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Differences in Self-Regulation for Online Learning between First- and Second-Generation College Students
ARTICLE

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Research in Higher Education Volume 45, Number 1, ISSN 0361-0365

Abstract

Self-regulation is generally accepted as an important construct in student success within environments that allow learner choice, such as online courses. The purpose of the current study was to investigate differences between first- and second-generation college students' ability to self-regulate their online learning. An ANCOVA, with comfort level using the computer as a control, provided evidence that first-generation students report significantly lower levels of self-regulation for online learning than their second-generation counterparts.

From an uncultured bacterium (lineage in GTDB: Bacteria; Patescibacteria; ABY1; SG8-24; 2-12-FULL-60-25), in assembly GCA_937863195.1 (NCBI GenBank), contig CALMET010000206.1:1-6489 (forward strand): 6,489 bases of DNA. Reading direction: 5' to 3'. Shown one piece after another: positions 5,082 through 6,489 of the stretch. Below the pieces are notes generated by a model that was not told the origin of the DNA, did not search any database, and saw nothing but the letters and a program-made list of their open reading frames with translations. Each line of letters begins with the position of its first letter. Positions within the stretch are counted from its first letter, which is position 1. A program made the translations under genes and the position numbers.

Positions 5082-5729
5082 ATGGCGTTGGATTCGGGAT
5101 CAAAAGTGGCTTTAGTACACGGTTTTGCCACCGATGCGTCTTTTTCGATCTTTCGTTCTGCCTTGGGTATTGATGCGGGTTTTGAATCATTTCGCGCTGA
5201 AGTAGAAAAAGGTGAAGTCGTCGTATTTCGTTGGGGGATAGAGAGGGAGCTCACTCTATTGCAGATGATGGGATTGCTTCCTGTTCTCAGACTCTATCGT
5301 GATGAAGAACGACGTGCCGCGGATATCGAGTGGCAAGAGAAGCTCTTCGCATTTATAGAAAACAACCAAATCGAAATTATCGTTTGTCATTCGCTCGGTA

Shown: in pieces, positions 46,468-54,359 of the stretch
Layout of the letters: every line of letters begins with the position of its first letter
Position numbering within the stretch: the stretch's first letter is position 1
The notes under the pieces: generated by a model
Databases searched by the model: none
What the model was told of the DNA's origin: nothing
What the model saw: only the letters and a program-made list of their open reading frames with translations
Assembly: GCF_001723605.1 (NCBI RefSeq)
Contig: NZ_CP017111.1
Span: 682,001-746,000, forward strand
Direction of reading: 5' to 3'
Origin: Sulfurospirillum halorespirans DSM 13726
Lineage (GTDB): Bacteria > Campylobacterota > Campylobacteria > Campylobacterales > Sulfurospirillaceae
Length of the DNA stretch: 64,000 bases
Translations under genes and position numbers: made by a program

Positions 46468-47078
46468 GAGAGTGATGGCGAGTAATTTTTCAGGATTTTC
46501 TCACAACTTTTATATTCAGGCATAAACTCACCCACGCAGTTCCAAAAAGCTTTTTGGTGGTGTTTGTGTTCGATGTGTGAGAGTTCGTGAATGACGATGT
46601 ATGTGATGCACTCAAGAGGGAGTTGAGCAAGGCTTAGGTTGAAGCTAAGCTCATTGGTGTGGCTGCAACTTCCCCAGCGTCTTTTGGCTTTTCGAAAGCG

Citation

Williams, P.E. & Hellman, C.M. (2004). Differences in Self-Regulation for Online Learning between First- and Second-Generation College Students. Research in Higher Education, 45(1), 71-82. Retrieved September 25, 2020 from .

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